Would I Lie? a reading and talk with Tim Elhajj at Seattle Book Fest

I’m going to be reading with Tim Elhajj on Sunday at 5 PM at Seattle Book Fest. Tim has recently begun publishing a series of very short nonfiction essays (at places such as Brevity and the New York Times) about his experiences as a homeless man, addict, and growing up in Pennsylvania with the name Elhajj. The short-short or flash fiction or whatever you want to call it seems to be the genre of choice online. I have mixed feelings about the vast majority of these pieces since they often either way cute, a bit pat, or revel in the well wrought sentence and are so intently focused on making language new they feel overworked and manic. When this comes to nonfiction it can be really painful, even if the thing I’m reading is only 500 words. Tim manages to be at once natural and usually presents a kind of complete thing in a very short space. I don’t feel manipulated or tricked or forced to admire his language. Instead often read his work and feel engaged. I hope you can come by Book Fest and listen to Tim read his stories and see what we have to say about telling very short nonfiction stories.

Here is the description of out reading/talk (after the break):

Would I Lie?
Seattle Bookfest 5-6 p.m. Sunday Oct 25

Novelist Matt Briggs and essayist Tim Elhajj will read from and talk about the “the nonfiction flash” or “micro-memoir” that is the personal essay that is under 1,500 words. James Whorton Jr. who edited a special issue of micro-memoir for the Mississippi Review wrote:

We talk about the various narrative genres—novel, memoir, short story, straight journalism—as though these categories have a separate existence from the particular works they describe. Credibility does not reside in the genre, however, but in the person of the writer. Books don’t lie to us, people do: we’ve been lied to by neighbors, Presidents, and novelists alike, and skepticism will never be made obsolete by any refinement of the literary categories. It will always be indispensable both to citizenship and to literacy. (”Partly True Stories,” Mississippi Review)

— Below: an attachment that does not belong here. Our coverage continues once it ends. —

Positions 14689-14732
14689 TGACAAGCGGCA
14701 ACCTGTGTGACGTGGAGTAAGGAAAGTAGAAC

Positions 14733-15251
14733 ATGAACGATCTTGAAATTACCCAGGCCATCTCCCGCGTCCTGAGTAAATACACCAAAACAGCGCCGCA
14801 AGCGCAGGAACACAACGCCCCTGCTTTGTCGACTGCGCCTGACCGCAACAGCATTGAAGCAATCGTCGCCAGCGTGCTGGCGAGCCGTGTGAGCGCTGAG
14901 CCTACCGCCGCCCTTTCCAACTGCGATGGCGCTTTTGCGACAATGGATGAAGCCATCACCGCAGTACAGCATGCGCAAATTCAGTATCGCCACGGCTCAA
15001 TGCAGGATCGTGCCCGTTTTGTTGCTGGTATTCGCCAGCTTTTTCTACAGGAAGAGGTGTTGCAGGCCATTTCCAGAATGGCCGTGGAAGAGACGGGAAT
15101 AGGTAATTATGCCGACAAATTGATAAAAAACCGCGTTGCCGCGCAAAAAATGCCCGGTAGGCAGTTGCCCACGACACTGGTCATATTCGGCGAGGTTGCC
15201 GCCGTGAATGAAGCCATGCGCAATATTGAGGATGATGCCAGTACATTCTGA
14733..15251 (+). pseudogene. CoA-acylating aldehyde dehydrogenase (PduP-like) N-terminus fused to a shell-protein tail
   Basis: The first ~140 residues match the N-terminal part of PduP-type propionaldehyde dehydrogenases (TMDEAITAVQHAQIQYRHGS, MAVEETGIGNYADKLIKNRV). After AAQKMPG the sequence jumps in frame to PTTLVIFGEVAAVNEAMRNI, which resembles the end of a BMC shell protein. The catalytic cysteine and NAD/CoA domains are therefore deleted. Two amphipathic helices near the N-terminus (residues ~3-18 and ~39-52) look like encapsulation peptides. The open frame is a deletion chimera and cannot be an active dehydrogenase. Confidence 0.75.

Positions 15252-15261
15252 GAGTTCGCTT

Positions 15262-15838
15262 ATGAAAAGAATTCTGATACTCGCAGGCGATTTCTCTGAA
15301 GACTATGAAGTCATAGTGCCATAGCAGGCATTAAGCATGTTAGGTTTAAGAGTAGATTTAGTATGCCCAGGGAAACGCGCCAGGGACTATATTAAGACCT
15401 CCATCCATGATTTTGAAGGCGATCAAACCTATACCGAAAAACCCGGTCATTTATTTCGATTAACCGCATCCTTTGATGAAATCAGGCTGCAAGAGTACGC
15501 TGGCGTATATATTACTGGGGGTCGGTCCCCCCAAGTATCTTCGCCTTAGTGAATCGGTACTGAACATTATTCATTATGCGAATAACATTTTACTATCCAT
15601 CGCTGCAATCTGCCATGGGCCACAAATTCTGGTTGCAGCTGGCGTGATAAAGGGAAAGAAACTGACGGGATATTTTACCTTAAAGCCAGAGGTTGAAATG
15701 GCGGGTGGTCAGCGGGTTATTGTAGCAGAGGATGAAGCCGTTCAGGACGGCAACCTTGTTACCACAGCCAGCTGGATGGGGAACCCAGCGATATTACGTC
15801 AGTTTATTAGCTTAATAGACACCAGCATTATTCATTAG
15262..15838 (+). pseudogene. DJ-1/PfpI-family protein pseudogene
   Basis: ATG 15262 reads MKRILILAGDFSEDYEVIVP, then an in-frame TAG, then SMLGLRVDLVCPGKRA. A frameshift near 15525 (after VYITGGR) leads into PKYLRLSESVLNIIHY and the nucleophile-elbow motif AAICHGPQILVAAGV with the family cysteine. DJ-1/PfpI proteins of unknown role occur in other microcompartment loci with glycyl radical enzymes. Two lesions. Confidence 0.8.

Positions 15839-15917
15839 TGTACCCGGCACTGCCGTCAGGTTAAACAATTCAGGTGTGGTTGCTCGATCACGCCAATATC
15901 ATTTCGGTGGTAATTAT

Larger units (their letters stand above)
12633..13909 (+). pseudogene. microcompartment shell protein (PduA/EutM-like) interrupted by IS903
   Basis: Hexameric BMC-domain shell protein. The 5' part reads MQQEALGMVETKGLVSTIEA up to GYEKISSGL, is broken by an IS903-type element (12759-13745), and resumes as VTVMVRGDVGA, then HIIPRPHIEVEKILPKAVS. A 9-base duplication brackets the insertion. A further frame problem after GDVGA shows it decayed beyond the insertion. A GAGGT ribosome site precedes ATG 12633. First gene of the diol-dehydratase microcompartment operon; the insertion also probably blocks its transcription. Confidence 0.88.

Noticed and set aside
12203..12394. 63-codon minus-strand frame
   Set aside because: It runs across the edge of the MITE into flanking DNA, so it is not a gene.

In this reading and discussion Briggs and Elhajj will read work that, they hope, seems real. And they will talk about the sleight of hand of telling the “real” story.

Tim Elhajj is a writer in the Pacific Northwest. He lives near Phantom Lake with his wife, kids, a dog and some chickens. Tim’s creative non-fiction has appeared in the New York Times, Brevity, Sweet: A Literary Confection, and elsewhere. You can find out more about him on his blog: Present Tense (past imperfect), at telhajj.com.

Matt Briggs is the author of five books, including The Remains of River Names (Black Heron Press), and Shoot the Buffalo (Clear cut Press). Shoot the Buffalo was awarded a 2006 American Book Award from the Before Columbus Foundation. His novel will be re-issued in November. Briggs second novel, The Strong Man, is forthcoming in January 2010. Recent fiction has appeared in Spork, First Intensity, Seattle Magazine, and The Clackamas Literary Review. Briggs writes regularly for Reading Local: Seattle.


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